The Psychological Dimension to Sustainability

November 28, 2014

NOTE: Images in this archived article have been removed.

Image Removed

As the 21st century unfolds it is increasingly clear that we are entering more deeply into times of travail. The symptoms, both personal and social, of systemic stress are all about. At the political level we see the re-emergence of various fundamentalisms, nationalisms, far-right politics and the normalisation of the Orwellian permanent ‘war on terror’ and subsequent justification for constant state surveillance of citizens. Authoritarian government in the East and post-democracy in the West now exist side by side. Politics is contracted to a regime of technocratric management of the global economy. The capitalist economic system lurches into continual instability kept afloat only by measures such as quantitative easing and the imposed socialisation of elite debts. At the social level inequality, insecurity, new forms of apartheid and social exclusion, slavery and trafficking, and vast enforced movements of people in search of economic security further accentuate the instability of the world. Hovering above all of this disorder ecological crisis grows. The term Climate Change may suggest that only the weather is in question but climate is everything – food, water, temperature, nature itself. Half of all vertebrate life-forms have become extinct in the last forty years.

What is all of this doing to us today? These interlocking problems are not just ‘out there’. We are also being affected at a deep personal level. Not only are we now in the age of social and ecological unsustainability; we must also acknowledge that we are in the age of psychological unsustainability. We must acknowledge the pain and distress of this. All of this social and natural dis-order is taking a toll on our human well-being. Our emotions are picking up this systemic collapse long before our rational minds can. Symptoms of stress and distress are all about us – the exponential rise of labelled ‘mental illnesses’ (fuelled by pharmaceutical companies), of addiction, of despair. Many of us are anxious or depressed.

As Feasta has predicted and argued since its foundation, the system itself is disintegrating. That this is happening is a tragedy. There is no comfort in having anticipated what is now occurring. We are now living through this time. It is no surprise that as the system decays we suffer stress and anxiety at a personal level.

It is in this context that Feasta needs to address where it stands today and what it can do at this time. We have produced detailed analyses and proposals over many years. All of these remain serviceable and valuable. But as a small organisation, desperately trying to argue for fundamental change at a systemic level, a high toll is exacted at the human level. Organisations often do not talk enough about this element. Burn-out, inter-personal frustrations, sheer exhaustion can dissipate even the most committed. I know all of these features from personal experience in campaigns. I know what total exhaustion and inability to continue is like. There is so much to do, so much seems to rest on our shoulders, the issues are so urgent, we feel so much responsibility. It can easily become overwhelming.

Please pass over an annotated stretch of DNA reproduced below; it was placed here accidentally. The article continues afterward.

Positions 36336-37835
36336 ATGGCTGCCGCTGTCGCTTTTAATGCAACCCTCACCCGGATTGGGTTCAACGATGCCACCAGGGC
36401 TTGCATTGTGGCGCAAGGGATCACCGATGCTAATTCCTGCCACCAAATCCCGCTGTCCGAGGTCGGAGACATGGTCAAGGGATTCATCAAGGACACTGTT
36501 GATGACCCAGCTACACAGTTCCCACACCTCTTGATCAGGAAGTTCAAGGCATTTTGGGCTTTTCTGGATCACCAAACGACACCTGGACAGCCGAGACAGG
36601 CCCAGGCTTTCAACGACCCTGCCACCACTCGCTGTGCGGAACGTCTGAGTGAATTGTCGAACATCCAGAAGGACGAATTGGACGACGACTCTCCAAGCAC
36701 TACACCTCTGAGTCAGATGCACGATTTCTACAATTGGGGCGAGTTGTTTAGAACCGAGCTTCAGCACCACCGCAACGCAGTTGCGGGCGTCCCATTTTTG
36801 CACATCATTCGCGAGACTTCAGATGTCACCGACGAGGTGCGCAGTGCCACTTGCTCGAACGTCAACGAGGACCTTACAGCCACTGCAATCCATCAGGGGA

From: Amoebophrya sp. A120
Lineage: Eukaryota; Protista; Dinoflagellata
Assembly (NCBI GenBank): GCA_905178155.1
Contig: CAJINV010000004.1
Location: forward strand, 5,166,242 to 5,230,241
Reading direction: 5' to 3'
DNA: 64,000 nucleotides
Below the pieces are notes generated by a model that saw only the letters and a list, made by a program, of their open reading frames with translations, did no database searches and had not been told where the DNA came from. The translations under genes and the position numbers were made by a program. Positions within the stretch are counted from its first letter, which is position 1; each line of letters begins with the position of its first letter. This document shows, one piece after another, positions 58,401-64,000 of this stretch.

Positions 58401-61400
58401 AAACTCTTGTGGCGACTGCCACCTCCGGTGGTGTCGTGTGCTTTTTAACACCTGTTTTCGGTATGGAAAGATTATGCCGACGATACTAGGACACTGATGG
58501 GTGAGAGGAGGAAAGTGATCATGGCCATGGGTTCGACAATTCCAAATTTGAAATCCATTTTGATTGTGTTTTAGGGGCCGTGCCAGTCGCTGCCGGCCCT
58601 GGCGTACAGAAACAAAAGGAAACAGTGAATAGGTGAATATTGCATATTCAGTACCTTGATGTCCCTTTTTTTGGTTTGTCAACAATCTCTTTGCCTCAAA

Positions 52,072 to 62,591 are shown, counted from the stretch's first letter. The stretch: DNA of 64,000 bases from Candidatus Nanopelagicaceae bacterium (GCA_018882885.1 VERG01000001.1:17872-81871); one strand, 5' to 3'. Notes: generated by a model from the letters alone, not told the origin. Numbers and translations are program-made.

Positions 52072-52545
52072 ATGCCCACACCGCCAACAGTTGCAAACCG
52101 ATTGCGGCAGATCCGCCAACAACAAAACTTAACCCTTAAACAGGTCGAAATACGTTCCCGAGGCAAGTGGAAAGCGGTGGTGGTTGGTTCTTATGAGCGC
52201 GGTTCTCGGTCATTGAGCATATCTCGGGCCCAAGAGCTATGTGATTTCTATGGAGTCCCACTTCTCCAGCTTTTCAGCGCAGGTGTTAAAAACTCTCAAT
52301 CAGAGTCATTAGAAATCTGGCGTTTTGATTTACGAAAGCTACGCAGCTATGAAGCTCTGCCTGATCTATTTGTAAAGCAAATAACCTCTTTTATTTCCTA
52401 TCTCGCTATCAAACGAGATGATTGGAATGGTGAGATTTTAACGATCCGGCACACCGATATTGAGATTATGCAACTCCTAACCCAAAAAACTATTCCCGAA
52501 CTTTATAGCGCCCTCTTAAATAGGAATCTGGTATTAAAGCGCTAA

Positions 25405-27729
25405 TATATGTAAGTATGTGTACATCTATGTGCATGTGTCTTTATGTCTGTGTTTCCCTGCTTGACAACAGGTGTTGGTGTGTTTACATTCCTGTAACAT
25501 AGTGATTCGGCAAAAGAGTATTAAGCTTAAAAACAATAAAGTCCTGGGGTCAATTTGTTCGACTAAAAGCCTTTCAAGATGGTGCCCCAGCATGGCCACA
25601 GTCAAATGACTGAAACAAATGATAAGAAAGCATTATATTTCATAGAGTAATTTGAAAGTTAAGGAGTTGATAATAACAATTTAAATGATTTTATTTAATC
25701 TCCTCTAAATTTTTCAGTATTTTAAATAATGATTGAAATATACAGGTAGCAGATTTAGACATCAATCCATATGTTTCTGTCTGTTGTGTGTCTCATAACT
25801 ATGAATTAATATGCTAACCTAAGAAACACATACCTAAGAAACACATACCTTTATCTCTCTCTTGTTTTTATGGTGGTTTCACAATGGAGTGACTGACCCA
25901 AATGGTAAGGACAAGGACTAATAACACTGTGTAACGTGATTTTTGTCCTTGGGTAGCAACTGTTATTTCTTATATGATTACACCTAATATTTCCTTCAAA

Often, advocates for change necessarily end up in the role of the critic, of the one in opposition, of the one who points out what is wrong, of the nay-sayer, of the doom-mongerer. We seem to come from a place of negation. We can appear experts in what is wrong, in what we oppose, in what we hate.

At this time of grave and genuine crisis, we desperately need to evoke what we love. We need to restore to our public discourse the capacity to dream of a world of inclusion, economic sufficiency, democratic participation and of psychological wholeness and well-being where care and compassion ground our fragile existence. The widespread alienation characteristic of our failing system may channel itself into anger, hatred and fear unless a project of hope and inspiration can be offered.

The word Feasta can be used ambivalently. Its origins as a title comes from the line Cad a dheanimid feasta gan adhmaid (what will we do in the future without wood). This suggests the future as a place of forboding and warning. But Feasta can also be an assertion of hope – that despite all there is a future. It must be inhabited and constructed. That is up to us.

But we cannot do it all of course. At a minimum all we in Feasta can do is not collude with the contemporary illusions. We can speak with utter honesty about ourselves as struggling human beings, about our collapsing system, about our fears, distresses and vulnerabilities and about our hopes of a world that might be good enough for a holistically sustainable human life. Sustainability must include the social, political, economic and ecological and also the psychological. The new language and praxis of a sustainable politics must include care and well-being – focusing on the welfare of all of us. That needs to start now so we can begin to support ourselves through these times of woe.

Featured image: Source: Author: Anita Berghoef

Mark Garavan

Mark Garavan lectures in social care in the Galway-Mayo Institute of Technology. He is the author of Compassionate Activism: An Exploration of Integral Social Care. He is currently chairperson of Feasta's trustees.

Tags: building resilient communities, Inner Transition, personal resilience, Sustainability